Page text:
* A carbon tax would be nice to incentivize accountability around net- greenhouse gas contributions.
* This paper does quite a bit of probabilistic inference here. They conclude, for example, that the ~two orders of magnitude difference in emissions implies the model is working. ( https://www.elementascience.org/article/10.1525/elementa.358... ) This isn't super surprising since they're trying to measure methane emissions ~a km away from the source, but should measure our expectations.
Also, the whole dataset is available here (https://oneshare.cdlib.org/stash/dataset/doi:10.15146/R3WT2N) if anyone is interested. Props to the authors for including it.
(Disclosure: My company buys quite a bit of inorganic fertilizer every year. None of it is US sourced though as we're operating in subsaharan Africa.)
https://www.drawdown.org/ has a big list of things that can be done, with the benefits of each in terms of cost and carbon reduction. It would make most sense to work through the list. If you guessed what number 1 is, you're a smarter human than I am!
I feel differently. We should do everything. All at the same time. We don't have the luxury of time to pick and choose anymore.
Good that you brought up the drawdown project. Even the number 1 on their list is "only" like about 5% of total ghg.
No single solution will be enough. So we need to try to do as much in as many sectors as possible. Including fracking.
As much as it would incredibly suck (for convenience and variety in life) I think we, as a species, need to completely abandon fossil fuels in the next 10 years. Sadly it'll never happen, we will be burning fossil fuels well past seeing massive deaths from starvation/drought/unpredictable weather/food wars.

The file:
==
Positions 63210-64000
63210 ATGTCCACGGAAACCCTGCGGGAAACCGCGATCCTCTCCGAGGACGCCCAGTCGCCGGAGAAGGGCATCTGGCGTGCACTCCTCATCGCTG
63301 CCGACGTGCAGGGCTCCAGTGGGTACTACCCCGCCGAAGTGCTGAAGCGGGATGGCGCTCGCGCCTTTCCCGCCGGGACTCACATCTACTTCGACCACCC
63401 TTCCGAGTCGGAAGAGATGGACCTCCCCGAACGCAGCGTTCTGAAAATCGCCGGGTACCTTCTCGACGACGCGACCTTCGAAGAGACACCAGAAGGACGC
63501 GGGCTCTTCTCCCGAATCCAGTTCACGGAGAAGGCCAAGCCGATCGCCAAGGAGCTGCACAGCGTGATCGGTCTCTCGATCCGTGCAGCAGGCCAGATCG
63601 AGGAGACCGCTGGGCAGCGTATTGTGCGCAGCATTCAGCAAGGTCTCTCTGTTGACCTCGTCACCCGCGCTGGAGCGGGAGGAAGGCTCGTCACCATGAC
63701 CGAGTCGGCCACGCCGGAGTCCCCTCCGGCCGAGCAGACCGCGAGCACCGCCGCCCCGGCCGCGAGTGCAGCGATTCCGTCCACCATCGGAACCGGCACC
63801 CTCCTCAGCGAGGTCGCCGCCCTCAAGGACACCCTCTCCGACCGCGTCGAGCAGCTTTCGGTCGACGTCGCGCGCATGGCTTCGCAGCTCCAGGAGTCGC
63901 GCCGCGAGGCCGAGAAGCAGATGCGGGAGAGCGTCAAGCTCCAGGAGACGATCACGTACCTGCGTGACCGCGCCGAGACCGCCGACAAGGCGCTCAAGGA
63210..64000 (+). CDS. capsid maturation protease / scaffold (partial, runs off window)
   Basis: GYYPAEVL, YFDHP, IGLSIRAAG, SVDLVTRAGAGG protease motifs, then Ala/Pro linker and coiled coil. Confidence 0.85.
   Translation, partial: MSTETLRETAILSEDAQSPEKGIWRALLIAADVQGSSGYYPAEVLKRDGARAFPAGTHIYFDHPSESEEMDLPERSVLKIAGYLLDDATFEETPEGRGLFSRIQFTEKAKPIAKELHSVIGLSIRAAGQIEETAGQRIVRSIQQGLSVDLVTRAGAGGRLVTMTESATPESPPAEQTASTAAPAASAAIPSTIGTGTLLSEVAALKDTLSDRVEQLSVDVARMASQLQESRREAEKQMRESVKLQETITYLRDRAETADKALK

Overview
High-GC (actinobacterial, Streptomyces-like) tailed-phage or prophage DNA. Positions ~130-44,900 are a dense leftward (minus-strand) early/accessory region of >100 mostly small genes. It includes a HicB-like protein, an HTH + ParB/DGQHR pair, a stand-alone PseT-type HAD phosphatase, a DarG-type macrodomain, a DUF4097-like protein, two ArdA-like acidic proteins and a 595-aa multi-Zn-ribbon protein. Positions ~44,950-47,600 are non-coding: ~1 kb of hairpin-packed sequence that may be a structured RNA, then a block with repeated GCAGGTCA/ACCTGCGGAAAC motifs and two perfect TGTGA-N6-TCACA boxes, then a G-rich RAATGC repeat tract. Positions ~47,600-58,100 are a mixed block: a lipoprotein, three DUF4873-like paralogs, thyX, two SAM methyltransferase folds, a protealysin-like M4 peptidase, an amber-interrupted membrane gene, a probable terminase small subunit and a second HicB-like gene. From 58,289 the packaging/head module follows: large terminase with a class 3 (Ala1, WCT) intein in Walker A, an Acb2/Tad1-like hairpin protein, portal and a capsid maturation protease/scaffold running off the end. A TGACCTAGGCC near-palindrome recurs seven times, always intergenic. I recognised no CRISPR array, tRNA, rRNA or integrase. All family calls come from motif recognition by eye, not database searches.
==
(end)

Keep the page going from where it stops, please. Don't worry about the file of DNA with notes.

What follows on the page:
Gentlemen, it has been a privilege playing with you tonight.
The good news is that it wouldn't even suck. I don't think so. We are being brainwashed (sorry, being informed about products and services via advertisement) that car ownership is the best thing since the pill, and that flying to a tech conference is a great experience. There are better (and much less polluting) ways to have fun. I believe without the fossil industry we will flourish and our quality of life will skyrocket.
It would for me. I work in international freight, I'd be unemployed. It looks like my employer may have used 1.2 billion gallons of jet fuel alone last year, if these figures are accurate https://www.statista.com/statistics/878539/fedex-express-tot... -- at 9.57kg of carbon per gallon that is 11,640,000 metric tons of carbon (again if the numbers are accurate) just from our planes last year :(
We'd also be forced back to a (largely) pre 1950s-1960sish era level of tech as devices started to die off simply because we currently don't have the means of mining and moving goods globally on renewable energy at anywhere near current levels. I'm mostly fine with this though, if I woke up tomorrow and magic had made the computers/the internet/smartphones/e-readers disappear I'd have a really rough few days then I'd be like "oh well, let's go outside or down to the library, let me show these kids how a card catalog works".
Which is also the lever to go to net zero, make emissions of CO2 and such expensive enough and the world will change.